Cultural regalia include topknots, carpet dresses, woven sashes, moccasins, beadwork, and turquoise jewelry, including bracelets, belts, and necklaces.
New Mexico has no similar law.
A few weeks before Harvey’s graduation from Hiroshi Miyamura High School, officials issued a graduation dress code that banned cultural attire or insignia that was not obscured by the graduation gown. The hat was also not allowed to be decorated in any way, which included tying something to the tassel.
Students were allowed to wear moccasins, sashes, jewelry, or other items, but only if they were under the dress and hidden for most of the ceremony.
Harvey fiddled with the spring and struggled to loosen it.
“They tried to take it away from me,” she recalls. “I told them, ‘No, I’ll hold on to it.'”
She put the feather between the gown and the gown and took it out again as the prayer of the ceremony began in English, Navajo, and Spanish. She wore the nib in all its glory when she went on stage to take her diploma – and even received a compliment for the nib from the school’s namesake himself, Korean War veteran and honorary medalist Hiroshi Miyamura.
Gallup-McKinley County Schools officials did not respond to a request for comment.
The Arizona bill, House Bill 2705, was tabled in early 2021 by MP Arlando Teller, D-Chinle, who later stepped down from the legislature to work for the U.S. Department of Transportation. The bill was championed by Rep. Jasmine Blackwater-Nygren, D-Red Mesa, another Navajo, and passed in April.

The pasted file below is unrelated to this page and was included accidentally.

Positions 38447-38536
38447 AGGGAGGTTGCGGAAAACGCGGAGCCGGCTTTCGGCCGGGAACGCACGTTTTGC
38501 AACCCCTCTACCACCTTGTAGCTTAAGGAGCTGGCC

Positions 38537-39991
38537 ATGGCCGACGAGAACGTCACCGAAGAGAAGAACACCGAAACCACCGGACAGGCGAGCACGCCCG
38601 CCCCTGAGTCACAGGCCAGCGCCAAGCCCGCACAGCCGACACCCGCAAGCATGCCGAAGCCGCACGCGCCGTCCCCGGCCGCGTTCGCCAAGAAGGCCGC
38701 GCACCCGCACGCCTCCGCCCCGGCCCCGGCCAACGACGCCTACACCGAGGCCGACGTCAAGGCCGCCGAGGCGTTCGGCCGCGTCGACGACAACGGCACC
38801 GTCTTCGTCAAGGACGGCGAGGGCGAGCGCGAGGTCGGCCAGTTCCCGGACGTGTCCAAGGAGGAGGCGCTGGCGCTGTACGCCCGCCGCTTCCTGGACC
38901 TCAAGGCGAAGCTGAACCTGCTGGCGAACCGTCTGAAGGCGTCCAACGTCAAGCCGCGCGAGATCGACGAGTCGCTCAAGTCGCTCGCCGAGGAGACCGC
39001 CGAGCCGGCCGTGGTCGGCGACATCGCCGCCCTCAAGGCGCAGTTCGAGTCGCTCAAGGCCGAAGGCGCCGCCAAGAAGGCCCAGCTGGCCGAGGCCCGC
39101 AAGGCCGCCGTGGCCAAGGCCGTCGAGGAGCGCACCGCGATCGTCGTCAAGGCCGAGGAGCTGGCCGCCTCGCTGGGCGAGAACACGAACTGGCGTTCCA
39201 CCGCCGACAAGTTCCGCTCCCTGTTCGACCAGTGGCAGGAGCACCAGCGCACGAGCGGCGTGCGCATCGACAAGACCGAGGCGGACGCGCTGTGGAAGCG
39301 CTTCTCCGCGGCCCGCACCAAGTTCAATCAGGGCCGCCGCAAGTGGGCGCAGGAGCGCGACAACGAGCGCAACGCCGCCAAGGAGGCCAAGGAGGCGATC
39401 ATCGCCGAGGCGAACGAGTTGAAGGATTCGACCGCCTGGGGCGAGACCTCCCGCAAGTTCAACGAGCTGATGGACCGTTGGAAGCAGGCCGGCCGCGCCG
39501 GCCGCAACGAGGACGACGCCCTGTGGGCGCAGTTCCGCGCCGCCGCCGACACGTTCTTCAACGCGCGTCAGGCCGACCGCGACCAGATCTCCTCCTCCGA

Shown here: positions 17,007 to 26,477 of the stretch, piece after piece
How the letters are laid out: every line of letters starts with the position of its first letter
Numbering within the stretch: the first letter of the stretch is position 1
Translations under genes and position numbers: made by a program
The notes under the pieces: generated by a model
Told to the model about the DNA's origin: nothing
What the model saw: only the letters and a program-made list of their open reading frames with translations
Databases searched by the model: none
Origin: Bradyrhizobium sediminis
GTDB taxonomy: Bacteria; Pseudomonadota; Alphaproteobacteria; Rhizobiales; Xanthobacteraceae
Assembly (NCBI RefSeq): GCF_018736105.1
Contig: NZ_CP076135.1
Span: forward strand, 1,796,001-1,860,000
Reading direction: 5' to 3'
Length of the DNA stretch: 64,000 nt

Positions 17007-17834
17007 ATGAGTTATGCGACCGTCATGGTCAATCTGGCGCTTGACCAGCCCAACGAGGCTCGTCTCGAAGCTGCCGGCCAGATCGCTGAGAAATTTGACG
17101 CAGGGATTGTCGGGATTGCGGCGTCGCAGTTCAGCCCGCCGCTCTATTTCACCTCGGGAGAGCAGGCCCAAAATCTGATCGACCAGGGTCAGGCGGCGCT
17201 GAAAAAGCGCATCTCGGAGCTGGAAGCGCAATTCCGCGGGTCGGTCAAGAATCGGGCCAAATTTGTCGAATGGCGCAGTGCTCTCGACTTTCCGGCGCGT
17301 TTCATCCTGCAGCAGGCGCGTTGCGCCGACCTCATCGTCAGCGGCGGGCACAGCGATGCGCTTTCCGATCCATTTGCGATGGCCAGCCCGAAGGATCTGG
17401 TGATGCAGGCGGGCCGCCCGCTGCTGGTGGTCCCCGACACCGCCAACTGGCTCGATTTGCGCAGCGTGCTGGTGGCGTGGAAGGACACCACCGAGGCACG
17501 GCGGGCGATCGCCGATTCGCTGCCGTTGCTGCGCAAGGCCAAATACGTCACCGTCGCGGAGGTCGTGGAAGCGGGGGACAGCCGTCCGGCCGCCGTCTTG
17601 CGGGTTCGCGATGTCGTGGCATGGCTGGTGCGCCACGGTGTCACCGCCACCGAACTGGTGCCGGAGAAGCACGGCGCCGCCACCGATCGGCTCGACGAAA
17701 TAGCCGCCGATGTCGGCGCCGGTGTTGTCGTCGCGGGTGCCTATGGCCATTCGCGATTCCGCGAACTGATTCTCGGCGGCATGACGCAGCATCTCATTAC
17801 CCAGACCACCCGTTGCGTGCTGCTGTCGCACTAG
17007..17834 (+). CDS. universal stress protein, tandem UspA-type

In the Capitol on September 1, Lourdes Pereira, Hia-Ced O’odham, and Miss Indigenous Arizona State University stood by Ducey’s side for 2020-21 as he signed law that included HB 2705.
In 2018, Pereira and her Pueblo High School graduate Maddy Jeans, Navajo, Pascua Yaqui, and Otoe successfully campaigned to change Tucson Unified School District guidelines to allow Indigenous students to wear cultural insignia upon graduation. Previously, a special permit was required.
Similar laws exist in California and Montana, and Utah lawmakers recently introduced similar laws.
“Graduation is a milestone and a ceremony,” said Jolyana Begay-Kroupa, Phoenix Indian Center development director and Navajo language professor at Arizona State University.
The use of feathers and other cultural insignia is important for many tribes to celebrate important points in life, she said, and it is a reminder to everyone that “we are still here”.
Begay-Kroupa hopes the new law will spark discussions that will lead to better understanding between cultures.
Harvey, now a student at ASU, wishes more students and parents had advocated a better, more inclusive dress code for graduation.
“I think at the time we were just like, ‘You know what, we’re almost through high school, we’re going to suck it through the ceremony and just get through it and then we’ll book it out.'” Here, “” she said.